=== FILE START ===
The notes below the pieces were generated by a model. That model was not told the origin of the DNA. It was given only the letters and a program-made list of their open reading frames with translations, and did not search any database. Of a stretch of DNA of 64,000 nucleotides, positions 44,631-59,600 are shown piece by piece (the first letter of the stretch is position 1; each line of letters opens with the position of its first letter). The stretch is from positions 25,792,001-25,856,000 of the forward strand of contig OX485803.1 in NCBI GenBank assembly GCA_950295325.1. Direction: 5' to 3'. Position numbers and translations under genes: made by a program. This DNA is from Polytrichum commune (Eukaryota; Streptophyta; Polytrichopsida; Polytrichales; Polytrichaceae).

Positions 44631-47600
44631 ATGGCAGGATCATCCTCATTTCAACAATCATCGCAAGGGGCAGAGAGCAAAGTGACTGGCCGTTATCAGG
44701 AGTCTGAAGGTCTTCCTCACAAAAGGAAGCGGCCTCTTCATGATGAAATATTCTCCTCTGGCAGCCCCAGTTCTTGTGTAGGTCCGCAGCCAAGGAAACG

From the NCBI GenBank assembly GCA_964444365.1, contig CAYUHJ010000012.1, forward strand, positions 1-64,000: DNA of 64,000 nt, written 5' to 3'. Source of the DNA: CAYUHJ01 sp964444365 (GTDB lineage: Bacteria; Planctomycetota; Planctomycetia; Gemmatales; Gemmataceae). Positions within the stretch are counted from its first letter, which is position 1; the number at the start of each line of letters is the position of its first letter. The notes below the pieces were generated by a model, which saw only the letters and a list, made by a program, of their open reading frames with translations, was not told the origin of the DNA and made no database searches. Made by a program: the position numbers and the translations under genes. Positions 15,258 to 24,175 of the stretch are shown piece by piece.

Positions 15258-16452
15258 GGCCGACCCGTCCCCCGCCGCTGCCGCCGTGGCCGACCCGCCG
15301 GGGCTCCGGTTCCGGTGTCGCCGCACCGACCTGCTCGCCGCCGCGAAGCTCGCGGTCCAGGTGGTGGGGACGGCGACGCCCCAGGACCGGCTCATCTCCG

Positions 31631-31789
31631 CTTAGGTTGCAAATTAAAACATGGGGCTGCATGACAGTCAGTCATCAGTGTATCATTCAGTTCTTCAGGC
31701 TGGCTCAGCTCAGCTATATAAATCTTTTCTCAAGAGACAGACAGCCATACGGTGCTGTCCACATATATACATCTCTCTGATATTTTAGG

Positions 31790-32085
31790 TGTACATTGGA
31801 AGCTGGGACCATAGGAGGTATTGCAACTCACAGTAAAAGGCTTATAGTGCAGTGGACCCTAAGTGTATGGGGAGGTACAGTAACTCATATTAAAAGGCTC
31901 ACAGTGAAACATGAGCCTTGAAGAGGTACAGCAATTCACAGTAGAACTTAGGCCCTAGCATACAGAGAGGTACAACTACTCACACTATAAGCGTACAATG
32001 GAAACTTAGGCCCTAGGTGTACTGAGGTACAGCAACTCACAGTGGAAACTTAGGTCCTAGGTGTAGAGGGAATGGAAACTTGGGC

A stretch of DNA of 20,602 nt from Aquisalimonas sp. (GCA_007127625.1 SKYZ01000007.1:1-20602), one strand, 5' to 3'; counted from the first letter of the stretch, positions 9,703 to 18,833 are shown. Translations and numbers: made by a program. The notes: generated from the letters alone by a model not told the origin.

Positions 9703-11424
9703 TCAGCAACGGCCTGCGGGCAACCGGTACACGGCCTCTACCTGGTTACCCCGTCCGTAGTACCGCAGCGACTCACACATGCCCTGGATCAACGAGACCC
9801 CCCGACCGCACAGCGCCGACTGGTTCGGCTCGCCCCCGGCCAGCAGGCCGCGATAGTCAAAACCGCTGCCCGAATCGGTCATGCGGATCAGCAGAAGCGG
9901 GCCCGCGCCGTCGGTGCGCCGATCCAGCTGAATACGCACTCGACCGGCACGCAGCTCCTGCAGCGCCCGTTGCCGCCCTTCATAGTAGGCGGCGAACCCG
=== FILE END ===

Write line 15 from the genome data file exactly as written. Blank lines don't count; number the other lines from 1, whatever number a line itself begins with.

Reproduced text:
31901 ACAGTGAAACATGAGCCTTGAAGAGGTACAGCAATTCACAGTAGAACTTAGGCCCTAGCATACAGAGAGGTACAACTACTCACACTATAAGCGTACAATG